In the current packaging and the environment debate, plastic is one of the biggest talking points. Raised public awareness about plastic waste has led to sales drops in plastic-packaged goods , while our own consumer research recently found that 89% of Brits are concerned about the impact that soft drink packaging has on the environment .
No wonder, then, that ‘single-use’ was recently named word of the year by Collins Dictionary .
All this naturally has an impact on drinks packaging, and sure enough many brands are now looking to non-plastic alternatives. In recent times we have seen Lucozade trial edible pods for its energy drinks and A2 Milk switch from plastic to paper-based cartons , to name two. Another material on the rise again is glass – attractive not just for its recyclability but also its potential to be reused.
In order for this to happen, however, batch and date codes must be removed before being replaced with new ones – a procedure that requires a special type of removable coding ink. That’s why, when 91% of the consumers we spoke to said they would welcome a scheme to enable the widespread reuse of glass bottles , we decided to create our Linx Black bottling ink 1068.
Beverage products coded using Linx Black bottling ink 1068 can be returned before having their codes removed during the bottle-washing process, so that they can be refilled and printed onto again. This can happen numerous times before the glass bottle is finally retired and recycled.
The environmental benefits of such a scheme are significant. For every glass bottle that gets reused, one less has to be manufactured. If a glass bottle can be used 16 times rather than once, then only 6.25% of the glass bottles currently produced need to exist – a reduction of 937,500 from every million bottles manufactured.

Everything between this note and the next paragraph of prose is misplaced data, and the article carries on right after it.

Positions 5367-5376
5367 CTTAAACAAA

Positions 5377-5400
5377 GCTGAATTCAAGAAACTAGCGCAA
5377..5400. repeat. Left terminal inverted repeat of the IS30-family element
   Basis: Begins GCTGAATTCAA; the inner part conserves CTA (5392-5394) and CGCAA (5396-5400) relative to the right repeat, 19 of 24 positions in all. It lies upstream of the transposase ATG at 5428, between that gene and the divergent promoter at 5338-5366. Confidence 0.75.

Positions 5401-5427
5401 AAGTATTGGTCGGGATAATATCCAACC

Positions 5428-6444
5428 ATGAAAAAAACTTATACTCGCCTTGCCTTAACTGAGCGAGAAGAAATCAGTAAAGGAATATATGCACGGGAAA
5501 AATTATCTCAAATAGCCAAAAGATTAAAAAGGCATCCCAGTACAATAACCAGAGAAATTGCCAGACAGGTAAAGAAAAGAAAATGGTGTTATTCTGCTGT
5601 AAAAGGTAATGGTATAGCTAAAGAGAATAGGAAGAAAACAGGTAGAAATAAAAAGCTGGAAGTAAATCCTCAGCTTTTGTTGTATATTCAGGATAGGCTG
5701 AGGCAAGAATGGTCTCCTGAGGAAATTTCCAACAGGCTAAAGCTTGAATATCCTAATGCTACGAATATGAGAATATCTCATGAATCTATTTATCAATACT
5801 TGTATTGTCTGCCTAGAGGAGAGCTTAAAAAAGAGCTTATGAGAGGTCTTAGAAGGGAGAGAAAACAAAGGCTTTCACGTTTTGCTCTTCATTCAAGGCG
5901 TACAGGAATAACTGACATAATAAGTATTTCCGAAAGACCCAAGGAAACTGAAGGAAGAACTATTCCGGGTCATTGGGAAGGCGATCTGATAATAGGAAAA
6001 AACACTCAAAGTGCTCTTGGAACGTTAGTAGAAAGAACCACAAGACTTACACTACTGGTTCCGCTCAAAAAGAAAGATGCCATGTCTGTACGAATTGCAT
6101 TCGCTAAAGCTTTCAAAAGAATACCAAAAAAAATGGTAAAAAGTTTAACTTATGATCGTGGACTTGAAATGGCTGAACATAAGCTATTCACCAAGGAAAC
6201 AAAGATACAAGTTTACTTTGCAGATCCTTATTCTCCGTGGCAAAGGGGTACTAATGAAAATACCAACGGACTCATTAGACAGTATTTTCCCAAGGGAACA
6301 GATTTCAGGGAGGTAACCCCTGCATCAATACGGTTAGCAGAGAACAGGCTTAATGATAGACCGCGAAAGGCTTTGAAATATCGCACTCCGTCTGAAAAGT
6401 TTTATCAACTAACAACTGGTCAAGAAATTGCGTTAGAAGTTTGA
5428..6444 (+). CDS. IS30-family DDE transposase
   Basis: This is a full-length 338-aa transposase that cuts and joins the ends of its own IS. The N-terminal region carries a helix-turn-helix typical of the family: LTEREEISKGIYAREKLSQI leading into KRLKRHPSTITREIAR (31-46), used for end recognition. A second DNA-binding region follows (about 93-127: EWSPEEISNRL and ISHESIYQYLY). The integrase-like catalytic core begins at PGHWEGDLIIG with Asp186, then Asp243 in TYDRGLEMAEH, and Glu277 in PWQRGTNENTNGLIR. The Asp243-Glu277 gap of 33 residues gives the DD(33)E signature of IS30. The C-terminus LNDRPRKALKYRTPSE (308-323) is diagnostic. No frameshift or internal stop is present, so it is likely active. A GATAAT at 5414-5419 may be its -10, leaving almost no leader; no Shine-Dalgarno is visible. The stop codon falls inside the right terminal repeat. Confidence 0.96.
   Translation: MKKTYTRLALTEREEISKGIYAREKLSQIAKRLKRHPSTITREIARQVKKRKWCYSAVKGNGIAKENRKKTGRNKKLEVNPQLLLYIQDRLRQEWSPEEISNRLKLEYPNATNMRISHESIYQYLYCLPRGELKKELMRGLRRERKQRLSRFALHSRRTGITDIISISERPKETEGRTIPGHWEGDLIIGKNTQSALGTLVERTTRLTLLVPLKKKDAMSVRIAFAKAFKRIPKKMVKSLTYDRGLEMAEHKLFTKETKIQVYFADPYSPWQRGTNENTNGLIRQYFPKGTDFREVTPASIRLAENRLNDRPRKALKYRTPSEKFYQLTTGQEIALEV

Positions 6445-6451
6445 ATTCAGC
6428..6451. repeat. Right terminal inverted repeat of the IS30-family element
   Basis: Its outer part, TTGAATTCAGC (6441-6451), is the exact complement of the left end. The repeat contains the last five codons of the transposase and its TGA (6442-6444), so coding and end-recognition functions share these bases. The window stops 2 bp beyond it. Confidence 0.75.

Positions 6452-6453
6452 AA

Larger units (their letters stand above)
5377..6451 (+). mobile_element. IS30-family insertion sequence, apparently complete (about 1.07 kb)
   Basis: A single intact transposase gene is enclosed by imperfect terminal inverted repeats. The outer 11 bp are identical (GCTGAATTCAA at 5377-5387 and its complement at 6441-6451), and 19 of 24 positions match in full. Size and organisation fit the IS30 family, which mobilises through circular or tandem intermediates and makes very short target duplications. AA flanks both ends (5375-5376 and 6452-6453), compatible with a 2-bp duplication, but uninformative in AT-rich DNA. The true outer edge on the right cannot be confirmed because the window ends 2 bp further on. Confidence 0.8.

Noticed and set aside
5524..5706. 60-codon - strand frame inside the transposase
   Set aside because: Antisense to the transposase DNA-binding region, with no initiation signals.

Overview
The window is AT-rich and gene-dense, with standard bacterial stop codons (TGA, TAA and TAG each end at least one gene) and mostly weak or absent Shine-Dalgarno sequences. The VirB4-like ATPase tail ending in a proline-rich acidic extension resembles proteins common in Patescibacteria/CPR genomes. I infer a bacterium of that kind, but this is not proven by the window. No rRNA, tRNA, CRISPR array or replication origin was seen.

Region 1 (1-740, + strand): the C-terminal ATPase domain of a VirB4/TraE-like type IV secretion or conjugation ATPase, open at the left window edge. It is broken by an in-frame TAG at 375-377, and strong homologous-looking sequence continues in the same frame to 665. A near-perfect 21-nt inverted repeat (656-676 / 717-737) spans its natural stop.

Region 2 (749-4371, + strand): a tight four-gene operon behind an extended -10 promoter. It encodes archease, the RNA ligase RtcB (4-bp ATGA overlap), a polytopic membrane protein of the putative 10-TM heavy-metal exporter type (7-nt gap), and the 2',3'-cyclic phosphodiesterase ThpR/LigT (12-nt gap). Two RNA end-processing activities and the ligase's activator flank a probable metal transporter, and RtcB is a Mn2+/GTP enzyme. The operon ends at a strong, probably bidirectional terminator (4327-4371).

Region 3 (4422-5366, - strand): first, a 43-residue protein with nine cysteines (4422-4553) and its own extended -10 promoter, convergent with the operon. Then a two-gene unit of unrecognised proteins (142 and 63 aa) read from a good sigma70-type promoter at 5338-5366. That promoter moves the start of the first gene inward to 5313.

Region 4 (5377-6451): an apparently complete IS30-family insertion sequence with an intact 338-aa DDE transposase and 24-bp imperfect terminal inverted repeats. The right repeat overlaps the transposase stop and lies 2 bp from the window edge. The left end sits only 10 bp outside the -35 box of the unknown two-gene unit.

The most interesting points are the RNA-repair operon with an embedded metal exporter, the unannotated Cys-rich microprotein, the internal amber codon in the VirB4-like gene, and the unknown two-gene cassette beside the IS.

The return to more glass beverage packaging not only has the potential to avoid plastic waste but also significantly reduces energy expenditure, far outstripping the benefits even of recycling. And everyone is a winner: the public’s wish for reductions in waste is resoundingly answered, and businesses maximise their profits by greatly reducing their materials expenditure and resources.
Nor is there any compromise on quality. Linx Black bottling ink 1068 has been designed to cope with the particular challenges of coding for bottled drinks, delivering high-quality, durable codes so that customers can meet relevant regulations and protect their brands.
This includes the ability to print clearly onto glass in cold-fill bottling and in humid environments – common requirements for coding in the drinks sector. Indeed, almost every conceivable challenge – pasteurisation, immersion in ice water, storage for long periods in warehouses, refrigeration – is comfortably withstood by the Linx Black bottling ink 1068.
This means the ink is suitable for any drinks company’s coding needs – whether actively seeking to code onto returnable glass bottles or simply interested in the option to do so at some point should the technology become widespread.
For more information on how to find the best solution for coding in the beverage sector, read our white paper
Linx Toluna survey
Linx Toluna research